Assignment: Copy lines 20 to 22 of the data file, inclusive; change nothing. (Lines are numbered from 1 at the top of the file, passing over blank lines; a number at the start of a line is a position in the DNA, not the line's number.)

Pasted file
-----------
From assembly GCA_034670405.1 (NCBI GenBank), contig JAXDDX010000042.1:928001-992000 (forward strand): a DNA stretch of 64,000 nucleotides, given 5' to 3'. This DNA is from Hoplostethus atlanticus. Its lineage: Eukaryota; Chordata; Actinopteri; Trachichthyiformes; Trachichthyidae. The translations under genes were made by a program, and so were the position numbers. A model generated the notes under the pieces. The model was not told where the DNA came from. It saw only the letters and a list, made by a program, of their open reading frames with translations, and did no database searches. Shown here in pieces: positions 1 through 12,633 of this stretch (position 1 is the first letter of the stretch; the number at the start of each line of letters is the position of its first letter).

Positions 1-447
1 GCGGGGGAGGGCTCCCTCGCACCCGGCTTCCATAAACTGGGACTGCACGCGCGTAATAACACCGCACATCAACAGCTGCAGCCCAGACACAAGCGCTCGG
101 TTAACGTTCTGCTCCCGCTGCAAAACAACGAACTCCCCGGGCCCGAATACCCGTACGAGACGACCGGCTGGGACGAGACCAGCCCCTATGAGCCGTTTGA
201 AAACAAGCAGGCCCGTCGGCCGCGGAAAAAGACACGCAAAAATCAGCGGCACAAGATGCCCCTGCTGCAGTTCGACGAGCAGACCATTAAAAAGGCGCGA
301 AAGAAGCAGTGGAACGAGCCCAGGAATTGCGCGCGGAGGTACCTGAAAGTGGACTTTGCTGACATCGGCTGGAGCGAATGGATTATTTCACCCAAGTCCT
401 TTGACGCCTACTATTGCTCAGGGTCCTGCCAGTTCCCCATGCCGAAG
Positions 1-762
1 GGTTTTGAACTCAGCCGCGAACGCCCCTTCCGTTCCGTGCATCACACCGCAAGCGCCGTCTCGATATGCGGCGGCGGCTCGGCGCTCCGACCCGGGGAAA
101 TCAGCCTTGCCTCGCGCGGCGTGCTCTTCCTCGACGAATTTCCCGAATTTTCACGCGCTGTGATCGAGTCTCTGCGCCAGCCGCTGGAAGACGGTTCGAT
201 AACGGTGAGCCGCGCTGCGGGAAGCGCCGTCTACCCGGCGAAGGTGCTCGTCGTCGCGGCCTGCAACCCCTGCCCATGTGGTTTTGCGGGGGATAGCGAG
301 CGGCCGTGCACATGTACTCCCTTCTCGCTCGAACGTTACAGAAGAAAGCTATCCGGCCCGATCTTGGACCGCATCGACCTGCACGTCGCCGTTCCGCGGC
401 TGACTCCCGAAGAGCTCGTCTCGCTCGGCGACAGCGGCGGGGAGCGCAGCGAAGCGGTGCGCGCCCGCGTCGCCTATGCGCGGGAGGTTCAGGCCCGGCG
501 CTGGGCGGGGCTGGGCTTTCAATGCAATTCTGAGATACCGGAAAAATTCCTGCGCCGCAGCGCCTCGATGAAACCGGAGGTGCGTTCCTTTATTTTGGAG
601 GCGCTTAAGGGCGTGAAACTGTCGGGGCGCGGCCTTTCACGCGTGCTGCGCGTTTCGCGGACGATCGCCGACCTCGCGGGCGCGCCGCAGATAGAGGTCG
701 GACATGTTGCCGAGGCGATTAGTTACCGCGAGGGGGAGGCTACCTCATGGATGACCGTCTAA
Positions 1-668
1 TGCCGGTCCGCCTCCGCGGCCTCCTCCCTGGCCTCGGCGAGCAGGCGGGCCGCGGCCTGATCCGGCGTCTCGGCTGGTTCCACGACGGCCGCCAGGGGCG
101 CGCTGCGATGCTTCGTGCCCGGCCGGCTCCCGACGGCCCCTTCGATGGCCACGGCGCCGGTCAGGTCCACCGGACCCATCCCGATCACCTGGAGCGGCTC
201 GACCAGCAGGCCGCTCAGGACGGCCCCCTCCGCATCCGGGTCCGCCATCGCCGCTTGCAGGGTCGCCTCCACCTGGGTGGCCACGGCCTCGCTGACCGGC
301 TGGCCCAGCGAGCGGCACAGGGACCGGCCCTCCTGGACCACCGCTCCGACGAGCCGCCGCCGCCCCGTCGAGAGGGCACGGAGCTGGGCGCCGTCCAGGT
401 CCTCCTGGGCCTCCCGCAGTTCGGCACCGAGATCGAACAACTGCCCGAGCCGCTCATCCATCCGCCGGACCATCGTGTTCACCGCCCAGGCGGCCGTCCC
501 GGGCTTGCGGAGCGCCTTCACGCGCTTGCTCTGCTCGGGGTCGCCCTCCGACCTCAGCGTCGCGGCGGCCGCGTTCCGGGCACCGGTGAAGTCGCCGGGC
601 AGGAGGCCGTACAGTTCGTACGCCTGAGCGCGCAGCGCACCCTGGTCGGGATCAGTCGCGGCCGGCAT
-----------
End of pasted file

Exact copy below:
201 GACCAGCAGGCCGCTCAGGACGGCCCCCTCCGCATCCGGGTCCGCCATCGCCGCTTGCAGGGTCGCCTCCACCTGGGTGGCCACGGCCTCGCTGACCGGC
301 TGGCCCAGCGAGCGGCACAGGGACCGGCCCTCCTGGACCACCGCTCCGACGAGCCGCCGCCGCCCCGTCGAGAGGGCACGGAGCTGGGCGCCGTCCAGGT
401 CCTCCTGGGCCTCCCGCAGTTCGGCACCGAGATCGAACAACTGCCCGAGCCGCTCATCCATCCGCCGGACCATCGTGTTCACCGCCCAGGCGGCCGTCCC